Definition: Industry Groups (also known as “Coverage Groups” or “Industry Coverage Groups”) are teams in the corporate finance division of an investment bank that advise on all deal types but only within specific industries.
In other words, an industry group such as Healthcare advises companies in that industry on mergers, acquisitions, debt and equity issuances, IPOs, spin-offs, divestitures, and restructuring deals – but it does not advise technology or energy companies (for example).
This definition contrasts with Product Groups, which are the opposite: they only advise on a specific deal type, such as M&A deals or equity issuances, but they do so across a wide variety of industries (e.g., technology, healthcare, real estate, consumer/retail, etc.).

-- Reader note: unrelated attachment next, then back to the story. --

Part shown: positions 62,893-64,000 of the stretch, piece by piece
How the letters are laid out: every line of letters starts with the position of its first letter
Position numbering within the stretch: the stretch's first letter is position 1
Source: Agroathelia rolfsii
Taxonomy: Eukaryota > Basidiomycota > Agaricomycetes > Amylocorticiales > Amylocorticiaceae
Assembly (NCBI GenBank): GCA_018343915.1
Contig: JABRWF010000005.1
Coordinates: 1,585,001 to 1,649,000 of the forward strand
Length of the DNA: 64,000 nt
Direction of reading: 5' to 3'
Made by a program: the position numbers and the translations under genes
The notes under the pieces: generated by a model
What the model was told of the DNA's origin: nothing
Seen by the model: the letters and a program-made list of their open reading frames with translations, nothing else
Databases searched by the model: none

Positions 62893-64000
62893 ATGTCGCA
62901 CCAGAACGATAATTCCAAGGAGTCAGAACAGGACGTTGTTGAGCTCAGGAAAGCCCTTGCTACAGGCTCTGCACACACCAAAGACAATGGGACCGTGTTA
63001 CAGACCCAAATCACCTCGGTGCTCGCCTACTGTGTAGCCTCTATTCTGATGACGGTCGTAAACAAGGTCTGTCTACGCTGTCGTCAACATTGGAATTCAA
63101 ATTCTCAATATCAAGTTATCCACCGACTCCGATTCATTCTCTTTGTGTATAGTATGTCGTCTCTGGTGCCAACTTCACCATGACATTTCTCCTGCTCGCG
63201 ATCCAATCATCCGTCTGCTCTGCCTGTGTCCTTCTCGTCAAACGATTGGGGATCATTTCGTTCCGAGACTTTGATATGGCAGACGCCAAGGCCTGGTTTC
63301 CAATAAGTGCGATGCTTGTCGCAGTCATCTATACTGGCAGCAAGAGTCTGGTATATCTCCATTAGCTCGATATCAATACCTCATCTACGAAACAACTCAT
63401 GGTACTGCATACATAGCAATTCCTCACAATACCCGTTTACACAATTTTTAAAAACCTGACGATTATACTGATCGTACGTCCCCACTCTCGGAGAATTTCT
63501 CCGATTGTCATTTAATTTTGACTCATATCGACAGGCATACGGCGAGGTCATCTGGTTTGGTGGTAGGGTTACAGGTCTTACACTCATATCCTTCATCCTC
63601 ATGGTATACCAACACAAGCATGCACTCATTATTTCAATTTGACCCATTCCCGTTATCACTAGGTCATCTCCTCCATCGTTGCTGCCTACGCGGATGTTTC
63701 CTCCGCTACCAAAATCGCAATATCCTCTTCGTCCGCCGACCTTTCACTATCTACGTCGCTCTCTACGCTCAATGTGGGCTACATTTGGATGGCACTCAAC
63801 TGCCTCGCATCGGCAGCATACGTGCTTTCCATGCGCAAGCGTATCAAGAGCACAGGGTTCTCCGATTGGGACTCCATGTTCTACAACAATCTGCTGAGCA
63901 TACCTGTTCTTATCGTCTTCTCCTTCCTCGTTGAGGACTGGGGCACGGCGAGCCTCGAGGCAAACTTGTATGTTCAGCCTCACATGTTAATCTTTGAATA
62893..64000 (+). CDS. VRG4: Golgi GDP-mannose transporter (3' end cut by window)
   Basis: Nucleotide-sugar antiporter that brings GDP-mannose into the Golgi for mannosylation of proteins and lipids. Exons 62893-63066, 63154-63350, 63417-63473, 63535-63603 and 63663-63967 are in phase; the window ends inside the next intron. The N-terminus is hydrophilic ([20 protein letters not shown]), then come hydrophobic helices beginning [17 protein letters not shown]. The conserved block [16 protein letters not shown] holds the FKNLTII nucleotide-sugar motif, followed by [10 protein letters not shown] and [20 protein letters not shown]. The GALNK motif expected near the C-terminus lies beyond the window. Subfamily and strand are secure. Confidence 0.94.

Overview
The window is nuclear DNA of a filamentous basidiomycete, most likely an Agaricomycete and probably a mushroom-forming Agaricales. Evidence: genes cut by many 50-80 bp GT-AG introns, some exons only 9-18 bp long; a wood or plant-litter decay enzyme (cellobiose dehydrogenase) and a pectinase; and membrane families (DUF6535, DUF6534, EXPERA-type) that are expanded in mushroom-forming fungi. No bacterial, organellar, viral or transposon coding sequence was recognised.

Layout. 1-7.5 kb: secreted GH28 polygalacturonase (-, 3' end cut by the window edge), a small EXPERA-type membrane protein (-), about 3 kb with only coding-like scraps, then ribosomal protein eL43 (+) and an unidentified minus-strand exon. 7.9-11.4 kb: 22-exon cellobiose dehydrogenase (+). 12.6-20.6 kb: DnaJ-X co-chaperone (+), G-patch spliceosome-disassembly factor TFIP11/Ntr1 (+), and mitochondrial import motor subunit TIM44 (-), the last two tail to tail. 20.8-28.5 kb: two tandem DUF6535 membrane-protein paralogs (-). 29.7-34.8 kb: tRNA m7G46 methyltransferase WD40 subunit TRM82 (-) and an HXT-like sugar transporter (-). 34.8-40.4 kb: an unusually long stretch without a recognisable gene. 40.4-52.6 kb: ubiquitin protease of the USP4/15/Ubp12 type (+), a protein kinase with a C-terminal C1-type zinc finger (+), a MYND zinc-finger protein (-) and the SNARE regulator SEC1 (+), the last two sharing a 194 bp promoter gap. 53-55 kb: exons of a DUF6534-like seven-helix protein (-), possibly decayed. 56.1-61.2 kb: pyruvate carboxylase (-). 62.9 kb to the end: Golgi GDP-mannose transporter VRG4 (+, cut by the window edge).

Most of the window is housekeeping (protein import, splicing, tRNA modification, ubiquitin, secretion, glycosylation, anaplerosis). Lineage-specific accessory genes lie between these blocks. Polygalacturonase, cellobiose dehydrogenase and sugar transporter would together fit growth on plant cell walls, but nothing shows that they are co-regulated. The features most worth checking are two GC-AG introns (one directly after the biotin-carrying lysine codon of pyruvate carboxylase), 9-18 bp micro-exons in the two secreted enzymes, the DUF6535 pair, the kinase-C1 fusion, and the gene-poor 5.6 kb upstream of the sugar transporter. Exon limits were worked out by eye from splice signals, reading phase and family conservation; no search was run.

Deciding which group to join based on hours and pay is borderline insane – you’re in the wrong industry if you’re thinking about where you would get the “best lifestyle.”
You could potentially get better hours by joining a group such as equity capital markets (ECM), but that is a product group, not an industry group, choice.
We put together this detailed article on Industry Groups vs Product Groups to highlight the differences between the two. Spoiler: the practical differences are smaller than you might think.
Investment banking has become a highly-competitive and sought-after field.
Banks have shifted from hiring raw graduates and “training them on the job” to expecting new hires to hit the ground running and add value from day one.
That’s why many future investment bankers invest in specialized courses and training to help them get noticed, get hired, and get promoted.
Some of the courses offered by Mergers & Inquisitions and Breaking Into Wall Street include:
Completing these courses will help you win interviews and job offers for roles that pay $150K+, and position you for top-tier exit opportunities such as private equity.